Saturday, February 13, 2010

NATO Should Engage with Challengers and Rising Powers?

NATO Secretary General Anders Fough Rasmussen said that NATO develop strategic partnership with Russia, China, India, and Afghan neighbors furthermore, at the Munich Security Conference (German link here) on February 7. Secretary General Rasmussen emphasized multilateral cooperation to defeat terrorists in Afghanistan. However, Konstantin Kosachev, Chairman of the Foreign Affairs Committee of the Russian state Duma, expressed skepticism to the West (“Nato calls for more global partners”; Financial Times; February 8, 2010).

Although the Munich Conference is just an unofficial forum on global security among leaders of major stakeholder nations, it is noteworthy that NATO Secretary General proposed strategic cooperation beyond nation-state rivalries. As the Prime Minister of Denmark, Rasmussen was in close ties with President George W. Bush and Secretary of Defense Donald Rumsfeld. He was one of the leading proponents for the Iraq War. Such a conservative is appealing for common security initiatives with Russia and China, regardless of political regimes and values.

In addition to Afghanistan, Rasmussen says “NATO should become the global forum with other nations on a host of security issues extending from terrorism, cyber attacks, nuclear proliferation, piracy, climate change and competition for natural resources.” However, the Kremlin has become increasingly suspicious of the West since the Georgian conflict in 2008 (“NATO should be global security forum: Rasmussen”; Washington Post; February 7, 2010).

Even though President Barack Obama showed conciliatory attitude to Russia during his visit to Moscow last July, Russian President Dmitry Medvedev approved a new military doctrine which indentifies NATO expansion as a threat and reaffirmed the right to use nuclear weapons unilaterally (“Russia names NATO expansion as national threat”; Reuters; February 5, 2010). Kremlin leaders see Ukraine and Georgia their sphere of influence, but NATO Secretary General Rasmussen refutes such state to state antagonism (“Russian doctrine does not reflect real world: NATO”; Reuters; February 6, 2010). The Russo-Western gaps are hard to be filled. On Twitter, while Rasmussen says NATO is no enemy to Russia (“AndersFoghR”; Twitter; February 6, 2010), Russian Ambassador to NATO Dmitry Rogozin asks “Americans and their allies want to surround Russian bear's den? (“Rogozin”; Twitter; February 10, 2010)”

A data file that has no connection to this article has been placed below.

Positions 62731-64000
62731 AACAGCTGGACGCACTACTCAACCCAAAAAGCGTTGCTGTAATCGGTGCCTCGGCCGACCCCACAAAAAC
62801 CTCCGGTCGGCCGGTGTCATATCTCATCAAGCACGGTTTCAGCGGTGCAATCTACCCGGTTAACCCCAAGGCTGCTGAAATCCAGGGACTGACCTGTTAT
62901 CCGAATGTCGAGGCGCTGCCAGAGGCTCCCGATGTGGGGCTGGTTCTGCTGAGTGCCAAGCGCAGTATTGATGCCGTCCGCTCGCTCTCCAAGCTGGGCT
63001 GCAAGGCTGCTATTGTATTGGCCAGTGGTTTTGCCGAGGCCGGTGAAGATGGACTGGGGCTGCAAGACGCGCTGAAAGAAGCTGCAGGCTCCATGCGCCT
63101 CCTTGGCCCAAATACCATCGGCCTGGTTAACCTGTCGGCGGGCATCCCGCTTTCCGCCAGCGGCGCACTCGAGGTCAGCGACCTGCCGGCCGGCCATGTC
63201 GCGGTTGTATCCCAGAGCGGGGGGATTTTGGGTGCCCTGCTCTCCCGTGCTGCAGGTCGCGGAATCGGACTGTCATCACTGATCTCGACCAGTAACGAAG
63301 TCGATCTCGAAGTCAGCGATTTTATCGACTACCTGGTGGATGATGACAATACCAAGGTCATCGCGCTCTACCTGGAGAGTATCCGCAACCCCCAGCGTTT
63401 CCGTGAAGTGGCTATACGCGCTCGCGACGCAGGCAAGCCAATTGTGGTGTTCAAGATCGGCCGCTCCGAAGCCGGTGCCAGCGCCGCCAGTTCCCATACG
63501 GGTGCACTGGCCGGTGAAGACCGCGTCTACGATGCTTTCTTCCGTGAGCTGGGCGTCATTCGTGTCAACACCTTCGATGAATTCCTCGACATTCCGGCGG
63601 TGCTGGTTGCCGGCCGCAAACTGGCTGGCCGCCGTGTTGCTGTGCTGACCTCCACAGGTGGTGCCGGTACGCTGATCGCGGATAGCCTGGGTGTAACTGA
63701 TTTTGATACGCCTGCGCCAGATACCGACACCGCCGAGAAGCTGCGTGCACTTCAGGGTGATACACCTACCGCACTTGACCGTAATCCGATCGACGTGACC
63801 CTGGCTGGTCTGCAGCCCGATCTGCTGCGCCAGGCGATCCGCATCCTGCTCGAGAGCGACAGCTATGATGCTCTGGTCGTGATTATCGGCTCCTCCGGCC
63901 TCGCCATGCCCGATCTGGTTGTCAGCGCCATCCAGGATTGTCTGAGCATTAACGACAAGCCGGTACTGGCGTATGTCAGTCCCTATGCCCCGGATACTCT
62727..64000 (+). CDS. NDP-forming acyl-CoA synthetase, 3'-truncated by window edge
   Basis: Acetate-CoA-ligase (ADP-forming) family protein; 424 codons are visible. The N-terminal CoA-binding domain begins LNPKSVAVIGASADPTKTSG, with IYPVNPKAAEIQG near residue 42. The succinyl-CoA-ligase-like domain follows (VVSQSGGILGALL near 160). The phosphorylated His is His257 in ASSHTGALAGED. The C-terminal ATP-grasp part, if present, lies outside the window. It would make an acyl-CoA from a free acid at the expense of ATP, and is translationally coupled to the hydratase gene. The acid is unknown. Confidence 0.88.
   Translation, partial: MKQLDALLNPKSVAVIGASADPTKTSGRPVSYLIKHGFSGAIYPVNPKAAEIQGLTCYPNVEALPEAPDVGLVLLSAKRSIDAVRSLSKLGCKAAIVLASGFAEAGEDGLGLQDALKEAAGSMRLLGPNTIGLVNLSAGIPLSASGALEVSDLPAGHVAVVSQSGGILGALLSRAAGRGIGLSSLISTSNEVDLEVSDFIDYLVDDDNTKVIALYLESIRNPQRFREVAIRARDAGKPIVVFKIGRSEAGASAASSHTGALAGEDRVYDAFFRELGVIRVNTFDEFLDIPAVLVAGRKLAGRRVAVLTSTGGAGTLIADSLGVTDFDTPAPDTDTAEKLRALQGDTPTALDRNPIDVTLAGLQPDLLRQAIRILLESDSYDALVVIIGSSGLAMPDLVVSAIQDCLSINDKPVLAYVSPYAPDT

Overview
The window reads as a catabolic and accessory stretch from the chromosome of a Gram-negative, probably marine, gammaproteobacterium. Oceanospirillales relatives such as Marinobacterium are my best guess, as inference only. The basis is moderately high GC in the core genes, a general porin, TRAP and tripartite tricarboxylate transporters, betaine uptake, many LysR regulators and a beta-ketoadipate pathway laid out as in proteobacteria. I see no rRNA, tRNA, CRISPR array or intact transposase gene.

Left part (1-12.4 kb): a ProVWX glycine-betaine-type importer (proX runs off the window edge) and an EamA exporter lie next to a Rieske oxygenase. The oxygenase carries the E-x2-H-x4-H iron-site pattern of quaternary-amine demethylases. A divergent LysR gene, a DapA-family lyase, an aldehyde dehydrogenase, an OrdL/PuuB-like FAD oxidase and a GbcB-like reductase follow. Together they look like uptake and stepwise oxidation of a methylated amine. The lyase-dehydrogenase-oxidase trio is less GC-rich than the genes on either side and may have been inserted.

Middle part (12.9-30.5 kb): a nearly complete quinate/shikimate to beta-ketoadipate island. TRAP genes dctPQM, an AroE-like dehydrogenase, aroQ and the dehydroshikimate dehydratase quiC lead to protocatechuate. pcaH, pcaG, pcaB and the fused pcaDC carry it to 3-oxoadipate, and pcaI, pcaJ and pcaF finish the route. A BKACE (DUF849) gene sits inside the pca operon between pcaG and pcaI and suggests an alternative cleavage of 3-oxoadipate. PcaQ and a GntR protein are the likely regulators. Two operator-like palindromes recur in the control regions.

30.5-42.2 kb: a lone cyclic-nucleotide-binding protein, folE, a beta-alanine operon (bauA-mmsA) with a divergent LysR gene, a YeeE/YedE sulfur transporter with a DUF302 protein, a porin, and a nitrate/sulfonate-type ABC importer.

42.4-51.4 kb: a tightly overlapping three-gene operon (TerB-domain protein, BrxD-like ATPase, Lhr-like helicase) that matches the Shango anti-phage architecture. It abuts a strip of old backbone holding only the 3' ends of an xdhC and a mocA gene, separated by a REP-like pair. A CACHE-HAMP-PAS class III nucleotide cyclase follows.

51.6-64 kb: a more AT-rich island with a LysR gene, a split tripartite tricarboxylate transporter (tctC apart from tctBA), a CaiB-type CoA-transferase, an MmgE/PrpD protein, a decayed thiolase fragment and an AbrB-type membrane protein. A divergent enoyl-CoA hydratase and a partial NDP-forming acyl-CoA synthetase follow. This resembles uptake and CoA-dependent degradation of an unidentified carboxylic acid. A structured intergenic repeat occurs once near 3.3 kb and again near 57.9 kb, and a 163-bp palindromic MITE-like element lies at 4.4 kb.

The dispute over US interceptor missiles in Romania against Iranian nuclear threats poses another critical problem to the Russo-Western relations (“Russia condemns US move to put missiles in Romania”; Daily Telegraph; 7 February, 2010). When the Obama administration withdrew the missile plan in Poland and Czech, the United States was to build alternative sites in the south, closer to intercept Iranian missiles. The Kremlin is more concerned with geopolitical zero-sum games with the West than nuclear non-proliferation across the globe.

In a rapidly globalizing world, the concept of security may change, and transnational endeavors are required. However, we should remember that the chasm between Western democracy and Russo-Chinese autocracy is growing, and this is the reason why Robert Kagan talks of intensified nation state clashes in his book, “The Return of History”.

As seen in the operation in Afghanistan, NATO is globalizing, and it needs new partners. It is right that NATO explore strategic partnership with Afghan neighbors such as India and Pakistan. As I mentioned before on this blog, NATO is developing ties with Asia-Pacific democracies, including Japan, Australia, New Zealand, and South Korea. I have no doubt that NATO can cooperate with them to manage transnational threats extending from terrorism, cyber attacks, nuclear proliferation, piracy, climate change and competition for natural resources, beyond the Euro-Atlantic area.

The problem is, can NATO build trustful relations with Russia and China, though radical nationalism is rampant in both countries? Has the sovereign state rivalries really ended? The idea cited by NATO Secretary General Rasmussen and supported by former Secretary of State Madeleine Albright and Canadian Defense Minister Peter MacKay, sounds too Kantian. The Munich Conference shows that the reality of word politics remains savage and Hobbesian.

Further reference:
NATO’s New Strategic Concept